WASHINGTON - Continuing the practice of resiliency and protection against future floods, the Federal Emergency Management Agency (FEMA) announced today its 2018 reinsurance placement for the National Flood Insurance Program (NFIP).
Reinsurance increases the NFIP’s flood claims-paying ability by transferring a portion of the NFIP’s potential losses to the private reinsurance markets. Expanding on its inaugural placement, which occurred last year, FEMA transferred $1.46 billion of the NFIP’s financial risk to the private reinsurance market. This Reinsurance Agreement is effective from January 1, 2018, to January 1, 2019, with 28 private reinsurance companies.
“Recent flooding disasters make even clearer the need for FEMA to share more of the financial risk from flood insurance with the private markets. Congress provided us the authority, and FEMA is committed to expanding the use of these risk transfer tools,” said Director of FEMA’s National Flood Insurance Program Roy E. Wright.
The 2018 placement of reinsurance covers portions of NFIP losses above $4 billion arising from a single flooding event. The agreement is structured to cover 18.6 percent of losses between $4 billion and $6 billion, and 54.3 percent of losses between $6 billion and $8 billion. FEMA paid a total premium of $235 million for the coverage.
Historically, the NFIP was limited to using flood insurance premiums, available surplus, borrowing capacity from the U.S. Treasury, and in some cases direct appropriations from Congress to pay flood claims.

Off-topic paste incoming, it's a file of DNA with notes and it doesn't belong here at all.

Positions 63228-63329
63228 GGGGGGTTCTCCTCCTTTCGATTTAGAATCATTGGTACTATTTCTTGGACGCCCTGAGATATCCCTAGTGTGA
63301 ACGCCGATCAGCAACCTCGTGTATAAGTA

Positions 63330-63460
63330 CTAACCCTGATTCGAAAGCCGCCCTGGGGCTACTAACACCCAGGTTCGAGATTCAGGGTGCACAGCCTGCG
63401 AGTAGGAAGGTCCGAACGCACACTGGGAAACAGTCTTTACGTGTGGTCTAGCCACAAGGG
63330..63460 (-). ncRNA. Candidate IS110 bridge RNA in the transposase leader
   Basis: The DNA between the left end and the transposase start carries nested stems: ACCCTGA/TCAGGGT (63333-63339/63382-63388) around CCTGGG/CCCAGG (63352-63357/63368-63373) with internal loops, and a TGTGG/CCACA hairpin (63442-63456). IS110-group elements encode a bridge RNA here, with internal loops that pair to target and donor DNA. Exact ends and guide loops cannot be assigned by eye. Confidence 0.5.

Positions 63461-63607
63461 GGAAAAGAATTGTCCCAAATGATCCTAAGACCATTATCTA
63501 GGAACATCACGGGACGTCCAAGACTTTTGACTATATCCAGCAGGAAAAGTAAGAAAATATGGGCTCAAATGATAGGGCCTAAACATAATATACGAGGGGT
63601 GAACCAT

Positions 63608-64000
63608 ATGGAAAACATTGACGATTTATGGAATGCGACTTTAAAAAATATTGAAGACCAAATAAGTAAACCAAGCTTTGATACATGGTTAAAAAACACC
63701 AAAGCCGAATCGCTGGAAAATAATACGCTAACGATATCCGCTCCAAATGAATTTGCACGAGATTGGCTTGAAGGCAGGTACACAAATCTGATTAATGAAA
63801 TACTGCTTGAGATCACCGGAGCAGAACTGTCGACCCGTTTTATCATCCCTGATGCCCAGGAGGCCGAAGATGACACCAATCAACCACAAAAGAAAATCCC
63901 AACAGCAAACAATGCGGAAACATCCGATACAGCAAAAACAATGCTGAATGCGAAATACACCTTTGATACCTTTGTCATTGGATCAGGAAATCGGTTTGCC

“As of January 1, 2018, more than 91 thousand survivors filed claims for Hurricane Harvey, and FEMA has paid over $7.6 billion in losses to those policyholders. With reinsurance, FEMA strengthened its ability to recover from these flood losses, recovering $1.042 billion from the private markets,” continued Wright.
“Expanding the role of the private markets in sharing the nation’s flood risk remains a central tenant of FEMA’s move toward a sustainable financial framework for the NFIP,” Wright added.
FEMA contracted with Guy Carpenter and Company, a subsidiary of Marsh & McLennan Companies, to provide broker services to assist in securing the reinsurance placement. FEMA also contracted with Aon Benfield for financial advisory services for the placement.
FEMA received authority to secure reinsurance through the Biggert-Waters Flood Insurance Reform Act of 2012 (BW-12), and the Homeowner Flood Insurance Affordability Act of 2014 (HFIAA). FEMA’s 2017 reinsurance placement was a cornerstone placement for a multi-year strategy that promotes private sector participation in flood-risk management.
For additional information about this year’s reinsurance placement, read the Director’s blog post, “Public and Private Partnerships Strengthen Flood Protection with Reinsurance” at FEMA.gov/blog.
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